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Forbes has long been known as an economic prognosticator and, in his vision, HR will be at the epicenter of the change needed to turn the global economy around.
During his keynote speech for the June 27 opening general session of the Society for Human Resource Management's (SHRM's) 62nd Annual Conference & Exposition here, Forbes told the audience of HR professionals that “your task and your job will become more important over the next two to four years.”
Forbes, president and CEO of Forbes Inc. and editor-in-chief of Forbes magazine, provided a glimpse into the future of the U.S. and world economy. He told the audience that he was confident that the economy would recover, and he offered several factors to watch in measuring the progress of the economy.
He said that the U.S. government’s monetary policy was one of the best indicators for the future of the economic recovery. “You cannot have a sustained recovery with a weak dollar,” he said.
Forbes said that the Federal Reserve made a grave error by falsely keeping interest rates low and flooding the economy with money.
“Think of the economy as a vehicle: Too little fuel, the engine cuts out,” said Forbes, who was recovering from back surgery and wore a neck brace. “Too much fuel and you flood the engine, and it stalls out. The trick is getting just the right amount of fuel to run the economy efficiently.”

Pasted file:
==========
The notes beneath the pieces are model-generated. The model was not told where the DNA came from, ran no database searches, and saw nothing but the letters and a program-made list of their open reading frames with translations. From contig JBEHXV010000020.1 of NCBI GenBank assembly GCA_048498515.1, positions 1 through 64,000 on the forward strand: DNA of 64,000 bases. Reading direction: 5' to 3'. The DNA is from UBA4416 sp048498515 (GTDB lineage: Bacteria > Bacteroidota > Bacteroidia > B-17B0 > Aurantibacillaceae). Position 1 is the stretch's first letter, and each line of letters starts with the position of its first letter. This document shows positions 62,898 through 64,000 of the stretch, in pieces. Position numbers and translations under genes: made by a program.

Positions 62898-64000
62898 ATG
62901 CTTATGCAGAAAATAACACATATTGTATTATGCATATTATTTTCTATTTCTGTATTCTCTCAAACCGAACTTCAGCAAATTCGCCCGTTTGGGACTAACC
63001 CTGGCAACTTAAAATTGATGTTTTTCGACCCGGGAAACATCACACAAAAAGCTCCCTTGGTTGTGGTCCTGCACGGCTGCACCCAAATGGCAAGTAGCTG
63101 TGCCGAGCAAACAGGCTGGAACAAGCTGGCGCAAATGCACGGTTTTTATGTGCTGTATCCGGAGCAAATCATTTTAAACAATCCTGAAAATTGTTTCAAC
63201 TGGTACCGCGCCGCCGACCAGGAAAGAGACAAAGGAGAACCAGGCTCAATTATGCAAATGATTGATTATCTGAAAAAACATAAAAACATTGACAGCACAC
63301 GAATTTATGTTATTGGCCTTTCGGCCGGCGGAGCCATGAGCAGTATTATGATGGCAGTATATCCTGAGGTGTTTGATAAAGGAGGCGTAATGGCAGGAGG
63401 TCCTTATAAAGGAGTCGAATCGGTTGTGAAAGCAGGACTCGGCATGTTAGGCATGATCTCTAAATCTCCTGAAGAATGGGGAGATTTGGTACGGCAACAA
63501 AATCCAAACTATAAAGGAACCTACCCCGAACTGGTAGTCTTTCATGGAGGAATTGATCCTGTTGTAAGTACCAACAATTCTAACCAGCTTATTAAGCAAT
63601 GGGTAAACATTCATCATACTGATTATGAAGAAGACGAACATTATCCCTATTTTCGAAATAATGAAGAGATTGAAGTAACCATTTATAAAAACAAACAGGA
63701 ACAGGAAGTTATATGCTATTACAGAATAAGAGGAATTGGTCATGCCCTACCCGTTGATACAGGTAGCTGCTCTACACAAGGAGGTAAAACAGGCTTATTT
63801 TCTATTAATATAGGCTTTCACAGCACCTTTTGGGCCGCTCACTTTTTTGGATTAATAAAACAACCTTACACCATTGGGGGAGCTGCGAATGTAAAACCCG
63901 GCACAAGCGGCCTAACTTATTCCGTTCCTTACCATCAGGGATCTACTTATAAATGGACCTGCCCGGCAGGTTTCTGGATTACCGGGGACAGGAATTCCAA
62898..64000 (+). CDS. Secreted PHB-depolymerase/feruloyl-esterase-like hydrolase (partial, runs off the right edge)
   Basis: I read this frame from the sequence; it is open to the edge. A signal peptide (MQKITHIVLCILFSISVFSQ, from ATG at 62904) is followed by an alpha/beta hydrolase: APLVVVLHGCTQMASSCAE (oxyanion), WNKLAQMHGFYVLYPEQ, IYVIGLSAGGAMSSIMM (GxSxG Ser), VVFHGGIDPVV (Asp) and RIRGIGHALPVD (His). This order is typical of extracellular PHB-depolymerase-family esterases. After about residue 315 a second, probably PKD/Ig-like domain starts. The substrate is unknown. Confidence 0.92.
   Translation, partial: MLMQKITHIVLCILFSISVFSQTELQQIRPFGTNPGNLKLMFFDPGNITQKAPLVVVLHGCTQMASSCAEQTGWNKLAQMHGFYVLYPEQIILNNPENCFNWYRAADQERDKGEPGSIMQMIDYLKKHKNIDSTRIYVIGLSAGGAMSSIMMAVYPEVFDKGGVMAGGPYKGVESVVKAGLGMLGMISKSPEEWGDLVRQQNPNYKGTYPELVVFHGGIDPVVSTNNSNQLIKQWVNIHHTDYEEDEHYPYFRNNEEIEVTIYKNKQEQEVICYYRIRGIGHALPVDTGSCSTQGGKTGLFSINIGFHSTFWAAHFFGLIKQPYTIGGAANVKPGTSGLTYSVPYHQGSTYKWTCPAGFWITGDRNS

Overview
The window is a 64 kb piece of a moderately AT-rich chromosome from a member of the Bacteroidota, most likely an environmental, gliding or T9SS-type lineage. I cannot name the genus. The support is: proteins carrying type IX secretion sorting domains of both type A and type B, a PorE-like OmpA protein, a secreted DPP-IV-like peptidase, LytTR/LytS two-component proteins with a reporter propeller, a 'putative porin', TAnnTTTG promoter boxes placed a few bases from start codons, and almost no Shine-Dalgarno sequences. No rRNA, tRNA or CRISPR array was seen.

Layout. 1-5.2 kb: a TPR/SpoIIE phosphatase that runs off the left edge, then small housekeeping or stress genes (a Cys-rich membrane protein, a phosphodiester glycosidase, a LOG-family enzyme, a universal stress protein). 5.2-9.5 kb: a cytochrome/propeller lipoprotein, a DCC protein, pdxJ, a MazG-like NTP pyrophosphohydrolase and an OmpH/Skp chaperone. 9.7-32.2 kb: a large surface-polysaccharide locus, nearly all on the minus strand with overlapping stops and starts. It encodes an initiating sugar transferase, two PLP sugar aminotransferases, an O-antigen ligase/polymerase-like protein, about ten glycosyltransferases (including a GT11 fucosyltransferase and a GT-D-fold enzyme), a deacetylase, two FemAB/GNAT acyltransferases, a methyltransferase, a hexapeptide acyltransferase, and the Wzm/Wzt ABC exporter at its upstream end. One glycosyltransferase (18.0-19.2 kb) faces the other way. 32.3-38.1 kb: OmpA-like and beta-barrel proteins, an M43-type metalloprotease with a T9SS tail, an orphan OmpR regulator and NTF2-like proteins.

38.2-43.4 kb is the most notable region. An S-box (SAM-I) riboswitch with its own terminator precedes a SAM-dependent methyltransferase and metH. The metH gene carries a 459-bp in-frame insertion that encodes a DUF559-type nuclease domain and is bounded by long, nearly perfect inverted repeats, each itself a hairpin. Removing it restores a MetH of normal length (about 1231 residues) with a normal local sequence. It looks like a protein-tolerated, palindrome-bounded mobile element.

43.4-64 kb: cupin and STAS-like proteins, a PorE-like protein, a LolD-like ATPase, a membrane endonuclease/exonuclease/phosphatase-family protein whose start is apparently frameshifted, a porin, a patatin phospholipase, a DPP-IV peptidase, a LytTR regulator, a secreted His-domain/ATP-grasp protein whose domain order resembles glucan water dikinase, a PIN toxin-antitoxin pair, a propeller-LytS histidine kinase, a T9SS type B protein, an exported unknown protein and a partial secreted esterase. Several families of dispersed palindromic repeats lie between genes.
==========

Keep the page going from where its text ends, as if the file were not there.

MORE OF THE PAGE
He said that the commodity and then real estate market bubbles between 1990 and 2007 were the prime examples of economic bubbles. Excess money poured into those bubbles and eventually they popped, he said.
“In real estate, financial institutions came up with a new mortgage and the novel idea that you don’t need to have an income to borrow money,” he said.
The ensuing economic collapse and the panic it generated was understandable, but it was not the end of the world.
“The end of the world will only happen once,” Forbes said. “And this is not it.”
He said that several challenges to economic and business growth must be overcome and that HR has a role to play in getting over those hurdles. He said that changes to government regulations must be made. He singled out the cumbersome federal tax code as being in dire need of reform. Forbes also predicted that changes to regulations in laws such as the Fair Labor Standards Act and other workplace-related laws would be coming in the next few years, and that input from HR on these issues was critical.
“HR has a place at the table, and you have a chance to be the leading edge of our economic recovery,” he said.
One of the critical issues, in which HR will play a major role is health care reform, he told the audience. According to Forbes, the health care reform law enacted in March is just the first step, and that HR needed to prepare for more regulations, changes to the law and amendments.
“This thing is just getting started and isn’t over by a long shot,” he said.
Forbes said that the real problem with health care in the United States is that the consumer has lost control of health care services.
“Everything in our health care system is by third party,” he said. “By providing consumers more controls, you will see the costs decrease and access improve.”
He said that he believes eventually the U.S. will get it right, but that it will take everyone working together—led by HR professionals.
“The bottom line is that your task will be more challenging. But I believe we will get it right,” he said. “We’ve done it before, and we will do it again.”
Bill Leonard is a senior writer for SHRM.
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